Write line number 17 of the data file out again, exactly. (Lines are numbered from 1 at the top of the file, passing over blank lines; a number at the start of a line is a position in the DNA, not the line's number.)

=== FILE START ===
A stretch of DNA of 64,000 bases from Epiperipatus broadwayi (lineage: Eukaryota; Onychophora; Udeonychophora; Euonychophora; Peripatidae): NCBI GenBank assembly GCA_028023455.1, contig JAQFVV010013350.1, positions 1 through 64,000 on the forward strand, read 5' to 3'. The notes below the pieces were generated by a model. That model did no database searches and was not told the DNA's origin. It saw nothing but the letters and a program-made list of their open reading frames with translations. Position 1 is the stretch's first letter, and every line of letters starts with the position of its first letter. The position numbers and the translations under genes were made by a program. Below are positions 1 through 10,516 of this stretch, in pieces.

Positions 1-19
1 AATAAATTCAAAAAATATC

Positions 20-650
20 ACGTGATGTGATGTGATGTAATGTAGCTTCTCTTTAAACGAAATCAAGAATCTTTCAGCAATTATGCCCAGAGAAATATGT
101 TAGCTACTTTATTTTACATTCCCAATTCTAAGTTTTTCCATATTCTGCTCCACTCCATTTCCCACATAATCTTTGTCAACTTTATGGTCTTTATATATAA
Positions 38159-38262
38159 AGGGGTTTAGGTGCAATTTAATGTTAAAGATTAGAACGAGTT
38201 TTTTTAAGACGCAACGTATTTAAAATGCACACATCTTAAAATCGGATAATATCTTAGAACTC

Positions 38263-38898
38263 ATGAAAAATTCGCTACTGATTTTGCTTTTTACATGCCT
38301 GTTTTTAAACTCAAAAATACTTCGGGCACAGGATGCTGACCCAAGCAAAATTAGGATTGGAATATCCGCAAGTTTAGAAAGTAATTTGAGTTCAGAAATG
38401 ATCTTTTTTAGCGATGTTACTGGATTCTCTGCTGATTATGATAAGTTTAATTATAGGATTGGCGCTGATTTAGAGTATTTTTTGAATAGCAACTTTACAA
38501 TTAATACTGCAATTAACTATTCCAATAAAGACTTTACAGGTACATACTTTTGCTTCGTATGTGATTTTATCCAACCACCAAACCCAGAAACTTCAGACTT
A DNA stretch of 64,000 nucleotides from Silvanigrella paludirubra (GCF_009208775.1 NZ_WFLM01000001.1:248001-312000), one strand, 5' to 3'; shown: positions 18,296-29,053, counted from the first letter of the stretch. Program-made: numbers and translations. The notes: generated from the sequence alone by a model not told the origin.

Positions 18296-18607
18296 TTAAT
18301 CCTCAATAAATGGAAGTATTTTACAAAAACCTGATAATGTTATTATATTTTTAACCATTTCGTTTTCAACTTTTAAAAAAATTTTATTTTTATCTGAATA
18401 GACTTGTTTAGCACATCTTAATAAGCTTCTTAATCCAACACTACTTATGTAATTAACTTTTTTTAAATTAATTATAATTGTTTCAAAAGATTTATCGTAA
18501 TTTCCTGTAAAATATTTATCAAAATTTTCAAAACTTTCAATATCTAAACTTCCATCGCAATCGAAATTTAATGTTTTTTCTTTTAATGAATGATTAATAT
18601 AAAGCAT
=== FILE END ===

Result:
18296 TTAAT